Forex Volatility Chart
If you employ short term trading strategies like scalping or use 15 min charts or less, then you want to refer regularly to the Forex Volatility chart. This is where you get a big picture of what’s moving now and what’s not and to be in the position to capitalize on the volatile nature of the specific Forex pair. Remember to also refer to the ADX indicator to confirm the volatility. Short term traders typically like to enter into position when there is increasing volatility. Longer terms traders can also use this Forex Volatility Chart as reference… to enter into position when pairs are having decreasing volatility.
Trading Volatile Market Requires Practice
Trading on volatile environment requires plenty of practice but it can be one highly profitable trading approach as it can increase your cash flow substantially… and in a short space of time. The biggest challenge in short term strategies for most traders is the inability to control fear and greed. When there is no clear signal, a trade is taken anyway or when you find yourself trading too often or having the urge to trade, you know this is the time to really step back and regroup your emotions.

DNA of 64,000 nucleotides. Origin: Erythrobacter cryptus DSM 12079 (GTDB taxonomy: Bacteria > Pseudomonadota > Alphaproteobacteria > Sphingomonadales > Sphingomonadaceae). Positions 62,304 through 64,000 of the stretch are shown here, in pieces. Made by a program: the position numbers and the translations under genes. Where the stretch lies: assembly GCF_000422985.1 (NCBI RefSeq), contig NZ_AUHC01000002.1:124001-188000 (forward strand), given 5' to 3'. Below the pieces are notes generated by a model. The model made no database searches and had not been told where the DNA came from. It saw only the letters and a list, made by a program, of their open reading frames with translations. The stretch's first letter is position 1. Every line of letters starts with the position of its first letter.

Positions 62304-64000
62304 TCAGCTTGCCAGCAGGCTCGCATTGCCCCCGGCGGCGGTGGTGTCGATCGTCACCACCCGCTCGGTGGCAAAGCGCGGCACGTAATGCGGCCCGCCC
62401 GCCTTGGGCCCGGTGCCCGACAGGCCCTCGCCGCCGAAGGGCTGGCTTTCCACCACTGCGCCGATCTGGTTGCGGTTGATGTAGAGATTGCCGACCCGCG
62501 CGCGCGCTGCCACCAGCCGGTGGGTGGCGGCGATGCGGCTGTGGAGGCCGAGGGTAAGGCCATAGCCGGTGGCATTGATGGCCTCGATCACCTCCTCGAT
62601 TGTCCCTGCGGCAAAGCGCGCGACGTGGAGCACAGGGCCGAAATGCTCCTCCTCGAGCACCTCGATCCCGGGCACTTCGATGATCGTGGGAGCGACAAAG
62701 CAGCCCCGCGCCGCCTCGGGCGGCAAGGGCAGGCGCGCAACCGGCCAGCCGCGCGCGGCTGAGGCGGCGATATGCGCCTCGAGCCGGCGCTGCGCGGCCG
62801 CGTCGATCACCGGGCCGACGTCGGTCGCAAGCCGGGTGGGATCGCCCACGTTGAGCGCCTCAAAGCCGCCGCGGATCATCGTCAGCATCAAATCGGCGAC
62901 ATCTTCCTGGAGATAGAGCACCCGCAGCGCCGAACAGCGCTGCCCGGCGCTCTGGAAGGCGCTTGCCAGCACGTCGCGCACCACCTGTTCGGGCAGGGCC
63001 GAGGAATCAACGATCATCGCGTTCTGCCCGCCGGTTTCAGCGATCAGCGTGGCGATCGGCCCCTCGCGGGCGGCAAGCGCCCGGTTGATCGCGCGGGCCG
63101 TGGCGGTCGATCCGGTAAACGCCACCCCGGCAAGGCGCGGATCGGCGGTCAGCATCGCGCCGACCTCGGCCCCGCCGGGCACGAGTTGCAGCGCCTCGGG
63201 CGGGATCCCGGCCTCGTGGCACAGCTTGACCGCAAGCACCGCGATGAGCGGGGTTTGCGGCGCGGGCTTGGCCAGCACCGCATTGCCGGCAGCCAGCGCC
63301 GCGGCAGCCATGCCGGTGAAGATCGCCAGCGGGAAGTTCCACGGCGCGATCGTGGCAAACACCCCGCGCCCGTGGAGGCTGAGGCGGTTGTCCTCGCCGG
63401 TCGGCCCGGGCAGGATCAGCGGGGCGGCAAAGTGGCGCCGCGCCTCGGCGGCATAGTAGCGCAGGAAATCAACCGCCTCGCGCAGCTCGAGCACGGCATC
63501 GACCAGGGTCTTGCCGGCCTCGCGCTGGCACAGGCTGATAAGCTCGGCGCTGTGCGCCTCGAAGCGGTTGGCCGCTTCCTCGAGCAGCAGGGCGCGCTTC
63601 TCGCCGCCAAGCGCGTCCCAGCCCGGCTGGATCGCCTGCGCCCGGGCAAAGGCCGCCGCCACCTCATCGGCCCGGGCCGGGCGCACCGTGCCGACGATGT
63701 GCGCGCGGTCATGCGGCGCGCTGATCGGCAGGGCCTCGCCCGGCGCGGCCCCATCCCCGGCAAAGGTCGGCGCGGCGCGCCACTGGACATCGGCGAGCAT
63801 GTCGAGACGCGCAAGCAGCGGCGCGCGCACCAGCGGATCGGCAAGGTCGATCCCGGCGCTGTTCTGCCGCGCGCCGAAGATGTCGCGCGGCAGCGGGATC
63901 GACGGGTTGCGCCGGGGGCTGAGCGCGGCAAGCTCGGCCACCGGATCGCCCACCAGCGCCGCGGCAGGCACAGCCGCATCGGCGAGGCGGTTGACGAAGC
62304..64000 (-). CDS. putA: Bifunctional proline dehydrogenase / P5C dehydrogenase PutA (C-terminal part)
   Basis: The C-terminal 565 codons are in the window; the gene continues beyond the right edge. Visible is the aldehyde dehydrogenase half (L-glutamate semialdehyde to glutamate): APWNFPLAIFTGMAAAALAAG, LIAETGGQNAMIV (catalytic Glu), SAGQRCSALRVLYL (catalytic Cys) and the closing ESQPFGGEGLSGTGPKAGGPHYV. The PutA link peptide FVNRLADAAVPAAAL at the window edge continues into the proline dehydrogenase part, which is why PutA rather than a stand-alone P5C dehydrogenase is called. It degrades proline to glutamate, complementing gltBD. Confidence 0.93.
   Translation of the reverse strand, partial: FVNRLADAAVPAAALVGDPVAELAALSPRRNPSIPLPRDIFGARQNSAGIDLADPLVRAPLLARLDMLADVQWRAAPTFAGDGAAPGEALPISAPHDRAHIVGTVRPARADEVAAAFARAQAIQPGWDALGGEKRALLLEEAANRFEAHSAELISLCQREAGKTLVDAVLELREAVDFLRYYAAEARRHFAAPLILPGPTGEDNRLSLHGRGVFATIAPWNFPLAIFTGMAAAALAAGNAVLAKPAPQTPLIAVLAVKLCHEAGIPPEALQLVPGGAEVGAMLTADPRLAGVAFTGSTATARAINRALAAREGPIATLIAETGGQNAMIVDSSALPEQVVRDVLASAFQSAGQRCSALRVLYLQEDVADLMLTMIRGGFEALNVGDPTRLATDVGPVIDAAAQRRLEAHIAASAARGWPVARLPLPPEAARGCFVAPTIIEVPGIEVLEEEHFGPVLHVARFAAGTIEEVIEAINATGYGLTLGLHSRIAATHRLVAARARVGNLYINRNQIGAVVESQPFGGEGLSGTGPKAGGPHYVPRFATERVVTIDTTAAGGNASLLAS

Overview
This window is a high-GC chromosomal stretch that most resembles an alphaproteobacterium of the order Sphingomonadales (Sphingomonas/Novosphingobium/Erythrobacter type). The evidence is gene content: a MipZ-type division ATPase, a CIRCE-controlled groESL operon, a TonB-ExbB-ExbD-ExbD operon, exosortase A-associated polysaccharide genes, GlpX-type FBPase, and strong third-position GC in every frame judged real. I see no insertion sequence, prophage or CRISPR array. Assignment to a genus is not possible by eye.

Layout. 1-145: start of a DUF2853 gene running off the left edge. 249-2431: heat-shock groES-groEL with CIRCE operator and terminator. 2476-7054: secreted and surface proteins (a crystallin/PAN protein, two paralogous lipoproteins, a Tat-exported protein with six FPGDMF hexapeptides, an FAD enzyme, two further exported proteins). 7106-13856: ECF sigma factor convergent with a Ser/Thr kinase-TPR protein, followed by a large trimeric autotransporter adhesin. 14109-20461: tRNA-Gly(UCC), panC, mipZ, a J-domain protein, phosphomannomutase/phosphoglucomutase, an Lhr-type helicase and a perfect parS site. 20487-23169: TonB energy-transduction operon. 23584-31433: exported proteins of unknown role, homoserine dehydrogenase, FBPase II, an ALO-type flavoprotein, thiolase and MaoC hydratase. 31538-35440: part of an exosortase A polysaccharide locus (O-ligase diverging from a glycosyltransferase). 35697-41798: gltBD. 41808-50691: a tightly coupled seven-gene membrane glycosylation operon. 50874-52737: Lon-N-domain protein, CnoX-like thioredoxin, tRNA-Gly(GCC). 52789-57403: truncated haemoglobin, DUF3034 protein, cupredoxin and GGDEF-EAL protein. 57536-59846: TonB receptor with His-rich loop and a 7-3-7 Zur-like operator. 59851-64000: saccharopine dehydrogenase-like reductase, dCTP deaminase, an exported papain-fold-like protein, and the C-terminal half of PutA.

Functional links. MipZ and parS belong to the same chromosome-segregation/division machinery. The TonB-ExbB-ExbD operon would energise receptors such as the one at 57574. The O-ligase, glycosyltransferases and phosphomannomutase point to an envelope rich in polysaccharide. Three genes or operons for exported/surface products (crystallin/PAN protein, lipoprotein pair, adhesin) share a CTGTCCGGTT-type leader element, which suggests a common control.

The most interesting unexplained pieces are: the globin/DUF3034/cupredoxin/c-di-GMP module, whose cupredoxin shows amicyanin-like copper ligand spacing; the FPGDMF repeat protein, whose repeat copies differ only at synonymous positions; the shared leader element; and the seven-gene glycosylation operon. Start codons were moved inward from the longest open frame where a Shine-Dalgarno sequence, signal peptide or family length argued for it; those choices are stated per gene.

However, be warned, the shorter the trading time frame, the higher the risk (well, that’s in our opinion).
The way you want to use the Forex Volatility chart (below) is to seek out the volatile Forex pairs and apply your strategy. This table provides good guidance and overview of what’s volatile or what’s becoming volatile so that it saves you time before even having to refer to the ADX indicator. If you would like to trade on volatility but still have not settled on a strategy, then perhaps you can take a look at out Scalping strategy. It’s very short term and it’s really fast trading. Be sure that you spend enough time and practice on your demo account before committing any real money. We call this Forex scalping strategy, 60 Sec Scalping.